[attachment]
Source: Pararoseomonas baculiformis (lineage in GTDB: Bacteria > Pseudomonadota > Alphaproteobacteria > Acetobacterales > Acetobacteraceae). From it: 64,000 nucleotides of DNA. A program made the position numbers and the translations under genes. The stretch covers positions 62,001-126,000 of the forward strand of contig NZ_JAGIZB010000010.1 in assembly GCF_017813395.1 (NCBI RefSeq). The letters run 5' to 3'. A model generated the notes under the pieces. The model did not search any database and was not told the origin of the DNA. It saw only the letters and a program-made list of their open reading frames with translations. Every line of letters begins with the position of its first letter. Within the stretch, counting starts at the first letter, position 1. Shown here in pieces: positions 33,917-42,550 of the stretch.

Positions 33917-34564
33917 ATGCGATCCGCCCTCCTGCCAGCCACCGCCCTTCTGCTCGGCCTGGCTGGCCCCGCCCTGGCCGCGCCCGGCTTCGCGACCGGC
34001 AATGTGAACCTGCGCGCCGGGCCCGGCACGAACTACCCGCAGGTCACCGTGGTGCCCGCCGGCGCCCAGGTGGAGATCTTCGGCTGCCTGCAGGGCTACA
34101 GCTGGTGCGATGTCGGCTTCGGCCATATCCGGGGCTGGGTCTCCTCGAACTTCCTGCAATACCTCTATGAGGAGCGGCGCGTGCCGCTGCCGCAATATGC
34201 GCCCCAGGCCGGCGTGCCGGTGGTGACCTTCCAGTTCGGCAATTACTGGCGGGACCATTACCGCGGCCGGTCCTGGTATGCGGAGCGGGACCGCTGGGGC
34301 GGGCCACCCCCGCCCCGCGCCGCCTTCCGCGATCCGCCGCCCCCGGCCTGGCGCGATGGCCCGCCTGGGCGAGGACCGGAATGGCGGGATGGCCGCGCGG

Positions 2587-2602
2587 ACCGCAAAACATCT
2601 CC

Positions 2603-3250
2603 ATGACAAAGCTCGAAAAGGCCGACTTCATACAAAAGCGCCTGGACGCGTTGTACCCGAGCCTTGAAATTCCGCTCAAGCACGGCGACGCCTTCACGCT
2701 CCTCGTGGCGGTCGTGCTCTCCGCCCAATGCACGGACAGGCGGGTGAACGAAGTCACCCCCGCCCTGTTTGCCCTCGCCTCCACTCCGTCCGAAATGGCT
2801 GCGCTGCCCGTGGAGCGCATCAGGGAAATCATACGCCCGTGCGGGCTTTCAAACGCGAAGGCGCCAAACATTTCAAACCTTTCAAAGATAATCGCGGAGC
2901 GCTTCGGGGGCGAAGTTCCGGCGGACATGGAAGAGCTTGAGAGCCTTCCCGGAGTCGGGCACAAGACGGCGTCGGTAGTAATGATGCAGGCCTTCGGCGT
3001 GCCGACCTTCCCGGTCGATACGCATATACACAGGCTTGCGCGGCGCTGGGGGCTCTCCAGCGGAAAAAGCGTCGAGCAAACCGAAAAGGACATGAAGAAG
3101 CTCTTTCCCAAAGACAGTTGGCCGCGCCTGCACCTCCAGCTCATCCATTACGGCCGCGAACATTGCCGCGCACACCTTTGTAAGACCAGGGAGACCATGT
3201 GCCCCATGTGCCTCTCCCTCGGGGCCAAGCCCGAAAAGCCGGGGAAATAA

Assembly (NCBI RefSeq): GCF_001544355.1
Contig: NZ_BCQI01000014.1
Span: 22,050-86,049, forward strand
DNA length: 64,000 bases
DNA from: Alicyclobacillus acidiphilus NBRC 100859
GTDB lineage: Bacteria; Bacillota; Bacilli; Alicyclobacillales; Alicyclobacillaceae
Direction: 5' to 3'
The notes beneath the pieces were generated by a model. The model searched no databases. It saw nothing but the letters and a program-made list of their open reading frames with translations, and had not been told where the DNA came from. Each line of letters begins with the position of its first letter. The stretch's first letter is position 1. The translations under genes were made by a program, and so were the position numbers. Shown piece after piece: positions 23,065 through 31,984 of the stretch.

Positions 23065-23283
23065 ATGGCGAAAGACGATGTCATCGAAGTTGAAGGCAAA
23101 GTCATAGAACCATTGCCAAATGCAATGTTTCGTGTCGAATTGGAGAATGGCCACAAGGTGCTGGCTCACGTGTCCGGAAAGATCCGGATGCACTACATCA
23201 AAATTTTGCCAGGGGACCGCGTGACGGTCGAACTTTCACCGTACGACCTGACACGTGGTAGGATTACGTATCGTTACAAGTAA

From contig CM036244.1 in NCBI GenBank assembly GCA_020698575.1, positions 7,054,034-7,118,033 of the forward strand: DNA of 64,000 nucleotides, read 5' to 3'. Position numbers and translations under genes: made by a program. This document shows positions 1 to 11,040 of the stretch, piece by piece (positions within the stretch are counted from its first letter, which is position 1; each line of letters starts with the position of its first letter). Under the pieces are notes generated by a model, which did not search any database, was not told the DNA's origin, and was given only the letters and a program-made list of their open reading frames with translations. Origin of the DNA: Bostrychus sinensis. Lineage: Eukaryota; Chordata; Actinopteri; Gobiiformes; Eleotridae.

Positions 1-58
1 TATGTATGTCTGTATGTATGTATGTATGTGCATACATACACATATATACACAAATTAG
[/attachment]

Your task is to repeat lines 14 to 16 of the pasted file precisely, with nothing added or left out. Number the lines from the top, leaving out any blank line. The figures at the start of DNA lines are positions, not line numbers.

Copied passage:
2801 GCGCTGCCCGTGGAGCGCATCAGGGAAATCATACGCCCGTGCGGGCTTTCAAACGCGAAGGCGCCAAACATTTCAAACCTTTCAAAGATAATCGCGGAGC
2901 GCTTCGGGGGCGAAGTTCCGGCGGACATGGAAGAGCTTGAGAGCCTTCCCGGAGTCGGGCACAAGACGGCGTCGGTAGTAATGATGCAGGCCTTCGGCGT
3001 GCCGACCTTCCCGGTCGATACGCATATACACAGGCTTGCGCGGCGCTGGGGGCTCTCCAGCGGAAAAAGCGTCGAGCAAACCGAAAAGGACATGAAGAAG